24. 24. Secondary Action <ul><li>It supports the main action </li></ul><ul><li>Little details that show personality </li></ul><ul><li>Examples: </li></ul><ul><ul><li>Evil-doer twirling his mustache </li></ul></ul><ul><ul><li>Bookworm taking of her glasses and rubbing her eyes </li></ul></ul><ul><li>These little mannerisms add personality to a character </li></ul><ul><li>As you become an experienced animator, these secondary actions will improve </li></ul><ul><li>It is a good way of measuring an animator’s skill </li></ul>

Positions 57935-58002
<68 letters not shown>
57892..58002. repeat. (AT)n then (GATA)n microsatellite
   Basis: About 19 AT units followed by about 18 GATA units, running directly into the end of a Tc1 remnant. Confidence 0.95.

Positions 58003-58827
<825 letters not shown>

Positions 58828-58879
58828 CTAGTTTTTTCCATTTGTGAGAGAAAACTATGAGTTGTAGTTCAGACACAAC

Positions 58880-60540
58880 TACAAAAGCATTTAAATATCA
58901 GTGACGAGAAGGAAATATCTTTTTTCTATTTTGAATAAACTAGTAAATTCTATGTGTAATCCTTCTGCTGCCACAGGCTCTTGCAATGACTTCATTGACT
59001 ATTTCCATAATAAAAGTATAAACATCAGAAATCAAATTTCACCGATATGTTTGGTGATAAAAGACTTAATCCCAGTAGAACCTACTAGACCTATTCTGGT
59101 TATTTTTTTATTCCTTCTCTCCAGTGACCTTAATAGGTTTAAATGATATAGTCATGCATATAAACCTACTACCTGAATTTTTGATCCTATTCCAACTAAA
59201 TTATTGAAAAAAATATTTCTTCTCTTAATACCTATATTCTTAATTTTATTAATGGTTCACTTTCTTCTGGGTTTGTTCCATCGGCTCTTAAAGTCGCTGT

25. 25. Attitude <ul><li>Characters express their feelings and emotion through body language: </li></ul><ul><ul><li>Quizzical characters shrug their shoulders </li></ul></ul><ul><ul><li>Angry characters thrust out their chest </li></ul></ul><ul><ul><li>Surprised characters throw up their hands </li></ul></ul><ul><li>More importantly, though, are the natural positions that a character assumes while listening to a conversation, or the heroic stance of a leader </li></ul><ul><li>In every scene, every character needs an appropriate pose or they will appear out of place </li></ul>
  26. 26. Staging <ul><li>Staging includes photography direction, choreography, and set dressing </li></ul><ul><li>It should convey the mood even before the characters arrive </li></ul><ul><li>There are many staging tricks already built up in moviemaking iconology </li></ul><ul><li>These include: </li></ul>